There is another, more speculative interpretation of the observed time-course of head-motion signals on scene analysis. The early component of resetting due to head motion could be related specifically to head-motion volitional signals, anticipating motion and signaling the need to collect novel information (see for instance Kondo et al., 2012, for situations where the head motion disambiguate front/back location cues). In this perspective, at least a partial reconsideration of the current perceptual organization may be useful to integrate as rapidly as possible the new information revealed by head motion.
In any case, our data suggest a temporally-sluggish linkage between scene analysis and sensory-motor integration. Such a loose coupling may reduce the computational demands of combining the two complex functions, without any obvious functional disadvantage (or even a small benefit) in natural auditory scene analysis.
Hirohito M. Kondo, Iwaki Toshima, Daniel Pressnitzer, and Makio Kashino designed the research; Hirohito M. Kondo, Iwaki Toshima, and Daniel Pressnitzer performed the research; Hirohito M. Kondo, Iwaki Toshima, and Daniel Pressnitzer analyzed the data; and Hirohito M. Kondo and Daniel Pressnitzer wrote the paper.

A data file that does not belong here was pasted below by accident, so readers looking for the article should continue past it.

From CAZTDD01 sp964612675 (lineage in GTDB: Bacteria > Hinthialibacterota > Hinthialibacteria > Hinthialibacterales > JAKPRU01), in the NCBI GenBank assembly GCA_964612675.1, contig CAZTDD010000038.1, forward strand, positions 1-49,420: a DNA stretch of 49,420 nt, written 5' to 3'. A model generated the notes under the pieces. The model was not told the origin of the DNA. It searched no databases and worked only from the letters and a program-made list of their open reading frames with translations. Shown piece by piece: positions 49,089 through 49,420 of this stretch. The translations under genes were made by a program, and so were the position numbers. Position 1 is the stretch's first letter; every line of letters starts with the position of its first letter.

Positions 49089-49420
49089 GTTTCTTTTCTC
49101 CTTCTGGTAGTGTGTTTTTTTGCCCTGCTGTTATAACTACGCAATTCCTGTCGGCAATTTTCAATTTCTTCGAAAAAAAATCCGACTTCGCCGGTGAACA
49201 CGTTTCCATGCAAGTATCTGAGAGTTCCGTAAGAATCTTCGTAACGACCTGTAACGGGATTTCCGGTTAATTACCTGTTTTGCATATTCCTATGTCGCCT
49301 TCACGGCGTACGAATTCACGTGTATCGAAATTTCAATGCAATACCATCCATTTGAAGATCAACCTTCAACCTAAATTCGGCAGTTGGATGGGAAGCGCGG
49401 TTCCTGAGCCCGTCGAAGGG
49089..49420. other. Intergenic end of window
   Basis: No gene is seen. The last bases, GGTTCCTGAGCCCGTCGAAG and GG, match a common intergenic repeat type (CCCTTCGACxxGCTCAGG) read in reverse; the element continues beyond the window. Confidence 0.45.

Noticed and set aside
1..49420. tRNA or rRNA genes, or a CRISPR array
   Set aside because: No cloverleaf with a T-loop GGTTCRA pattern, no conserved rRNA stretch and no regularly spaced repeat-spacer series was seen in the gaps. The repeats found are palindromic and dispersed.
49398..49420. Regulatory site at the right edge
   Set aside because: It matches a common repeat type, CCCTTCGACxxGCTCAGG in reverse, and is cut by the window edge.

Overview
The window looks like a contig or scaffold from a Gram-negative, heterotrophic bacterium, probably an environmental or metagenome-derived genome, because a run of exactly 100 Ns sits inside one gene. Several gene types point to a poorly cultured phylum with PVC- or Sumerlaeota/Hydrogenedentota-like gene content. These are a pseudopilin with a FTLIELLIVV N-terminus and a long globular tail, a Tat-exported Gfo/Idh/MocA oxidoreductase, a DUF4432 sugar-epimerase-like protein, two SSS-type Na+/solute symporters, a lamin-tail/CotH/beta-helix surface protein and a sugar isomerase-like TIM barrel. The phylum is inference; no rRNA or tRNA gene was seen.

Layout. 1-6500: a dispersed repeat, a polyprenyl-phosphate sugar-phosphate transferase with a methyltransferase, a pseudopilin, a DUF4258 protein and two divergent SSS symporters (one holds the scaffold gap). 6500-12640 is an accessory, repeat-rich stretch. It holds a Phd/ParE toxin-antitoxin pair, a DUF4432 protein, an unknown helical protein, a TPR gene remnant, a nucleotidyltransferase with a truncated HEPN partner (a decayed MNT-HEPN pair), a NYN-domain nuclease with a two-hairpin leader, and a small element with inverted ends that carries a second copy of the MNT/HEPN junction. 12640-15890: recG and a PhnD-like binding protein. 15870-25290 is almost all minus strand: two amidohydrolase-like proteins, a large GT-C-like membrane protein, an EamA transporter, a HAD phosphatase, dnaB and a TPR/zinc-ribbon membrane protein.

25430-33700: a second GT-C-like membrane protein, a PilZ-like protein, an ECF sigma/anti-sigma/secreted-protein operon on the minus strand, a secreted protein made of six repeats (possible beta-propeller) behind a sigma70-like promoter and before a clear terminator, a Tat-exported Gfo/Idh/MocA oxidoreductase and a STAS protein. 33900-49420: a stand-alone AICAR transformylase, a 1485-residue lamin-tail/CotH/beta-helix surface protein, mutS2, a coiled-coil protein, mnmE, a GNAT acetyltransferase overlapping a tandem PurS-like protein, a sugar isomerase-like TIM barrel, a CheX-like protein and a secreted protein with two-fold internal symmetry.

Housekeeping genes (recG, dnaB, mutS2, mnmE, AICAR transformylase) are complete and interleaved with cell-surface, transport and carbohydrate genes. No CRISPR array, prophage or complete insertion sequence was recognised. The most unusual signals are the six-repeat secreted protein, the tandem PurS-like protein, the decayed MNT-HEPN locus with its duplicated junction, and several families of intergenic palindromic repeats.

Conflict of Interest Statement
The authors declare that the research was conducted in the absence of any commercial or financial relationships that could be construed as a potential conflict of interest.
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Keywords: auditory streaming, bistable perception, build-up, cocktail party problem, crossmodal, hearing, head movement, virtual reality
Citation: Kondo HM, Toshima I, Pressnitzer D and Kashino M (2014) Probing the time course of head-motion cues integration during auditory scene analysis. Front. Neurosci. 8:170. doi: 10.3389/fnins.2014.00170
Received: 31 January 2014; Accepted: 04 June 2014;
Published online: 24 June 2014.
Edited by:Susann Deike, Leibniz Institute for Neurobiology, Germany
Reviewed by:István Winkler, University of Szeged, Hungary
Sebastian Puschmann, Carl von Ossietzky University Oldenburg, Germany
Copyright © 2014 Kondo, Toshima, Pressnitzer and Kashino. This is an open-access article distributed under the terms of the Creative Commons Attribution License (CC BY). The use, distribution or reproduction in other forums is permitted, provided the original author(s) or licensor are credited and that the original publication in this journal is cited, in accordance with accepted academic practice. No use, distribution or reproduction is permitted which does not comply with these terms.
*Correspondence: Hirohito M. Kondo, NTT Communication Science Laboratories, NTT Corporation, 3-1 Morinosato Wakamiya, Atsugi, Kanagawa 243-0198, Japan e-mail: firstname.lastname@example.org